Lent is a season of forty days, (not counting Sundays), which begins on Ash Wednesday and ends on Holy Saturday. Lent comes from the Anglo Saxon word lencten, which means "spring." The forty days recalls the time Jesus spent in the wilderness, enduring the temptation of Satan and preparing to begin his ministry.
Lent is a time of repentance, fasting and preparation for the coming of Easter. It is a time of self-examination and reflection. In the early church, Lent was a time to prepare new converts for baptism. Today, Christians focus on their relationship with God, often choosing to give up something or to volunteer and give of themselves for others.
Sundays in Lent are not counted in the forty days because each Sunday represents a "mini-Easter" and the reverent spirit of Lent is tempered with joyful anticipation of the Resurrection.
The Church celebrates Lent with several special services:
- Ash Wednesday begins the 40 day period of fasting. Worshipers are marked with the sign of the cross on their forehead as a reminder of our mortality, "from dust you came and to dust you will return." The palms from the previous year's Palm Sunday are burned for the ashes as a sign that often our hosannahs turn into denials.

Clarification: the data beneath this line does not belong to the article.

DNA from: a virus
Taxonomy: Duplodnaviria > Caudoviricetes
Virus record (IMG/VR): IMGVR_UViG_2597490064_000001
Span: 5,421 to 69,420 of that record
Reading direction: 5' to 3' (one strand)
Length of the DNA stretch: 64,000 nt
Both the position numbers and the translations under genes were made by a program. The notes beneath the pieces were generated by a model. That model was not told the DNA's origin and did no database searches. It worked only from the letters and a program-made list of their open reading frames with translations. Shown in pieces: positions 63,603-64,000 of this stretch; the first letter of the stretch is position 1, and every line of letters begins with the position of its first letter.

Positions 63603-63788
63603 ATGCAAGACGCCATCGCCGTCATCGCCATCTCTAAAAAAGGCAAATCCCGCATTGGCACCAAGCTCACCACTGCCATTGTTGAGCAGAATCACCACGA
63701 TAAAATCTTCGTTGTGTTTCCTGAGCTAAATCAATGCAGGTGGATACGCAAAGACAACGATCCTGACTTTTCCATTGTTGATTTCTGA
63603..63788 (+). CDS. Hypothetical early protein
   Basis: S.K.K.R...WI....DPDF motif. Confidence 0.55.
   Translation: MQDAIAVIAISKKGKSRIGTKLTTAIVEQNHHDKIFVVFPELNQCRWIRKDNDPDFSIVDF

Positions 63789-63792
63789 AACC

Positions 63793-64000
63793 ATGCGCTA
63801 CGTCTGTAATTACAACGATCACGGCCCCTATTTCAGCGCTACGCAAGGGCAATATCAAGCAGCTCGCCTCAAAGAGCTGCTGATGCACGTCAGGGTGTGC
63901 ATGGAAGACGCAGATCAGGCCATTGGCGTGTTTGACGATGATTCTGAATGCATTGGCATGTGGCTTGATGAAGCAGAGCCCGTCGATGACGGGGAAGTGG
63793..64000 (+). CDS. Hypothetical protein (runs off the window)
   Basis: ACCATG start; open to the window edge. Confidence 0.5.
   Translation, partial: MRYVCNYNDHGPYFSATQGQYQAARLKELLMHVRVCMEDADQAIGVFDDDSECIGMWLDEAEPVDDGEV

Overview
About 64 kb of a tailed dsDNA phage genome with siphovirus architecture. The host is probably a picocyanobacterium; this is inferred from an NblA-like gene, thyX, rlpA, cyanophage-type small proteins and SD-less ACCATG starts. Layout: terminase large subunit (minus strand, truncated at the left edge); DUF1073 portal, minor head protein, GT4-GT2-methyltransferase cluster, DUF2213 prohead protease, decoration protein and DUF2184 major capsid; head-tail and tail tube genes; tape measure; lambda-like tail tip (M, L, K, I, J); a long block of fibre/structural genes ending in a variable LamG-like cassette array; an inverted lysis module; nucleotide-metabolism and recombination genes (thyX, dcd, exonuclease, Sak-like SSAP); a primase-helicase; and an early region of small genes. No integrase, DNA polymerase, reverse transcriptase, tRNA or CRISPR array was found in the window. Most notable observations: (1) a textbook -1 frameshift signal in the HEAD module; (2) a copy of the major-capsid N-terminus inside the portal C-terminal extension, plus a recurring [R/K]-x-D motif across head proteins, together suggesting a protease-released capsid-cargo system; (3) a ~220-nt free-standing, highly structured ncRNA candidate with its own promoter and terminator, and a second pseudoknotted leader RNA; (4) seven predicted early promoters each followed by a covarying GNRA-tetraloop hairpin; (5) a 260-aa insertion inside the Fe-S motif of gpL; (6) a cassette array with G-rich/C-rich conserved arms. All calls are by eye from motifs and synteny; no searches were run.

- Palm Sunday / Passion Sunday is the last Sunday in Lent before Easter. It reenacts how Jesus is acclaimed when he enters Jerusalem at the beginning of the week and how the crowds turned on him by the end of the week calling for his crucifixion.
- Maundy Thursday marks the night of Jesus' last supper with his disciples, his washing of their feet to teach them the depth of love and service, the institution of the eucharist, (communion), his betrayal by Judas and abandonment by the other disciples.
- Good Friday is the most solemn service of the year. It marks Jesus' crucifixion and bruial.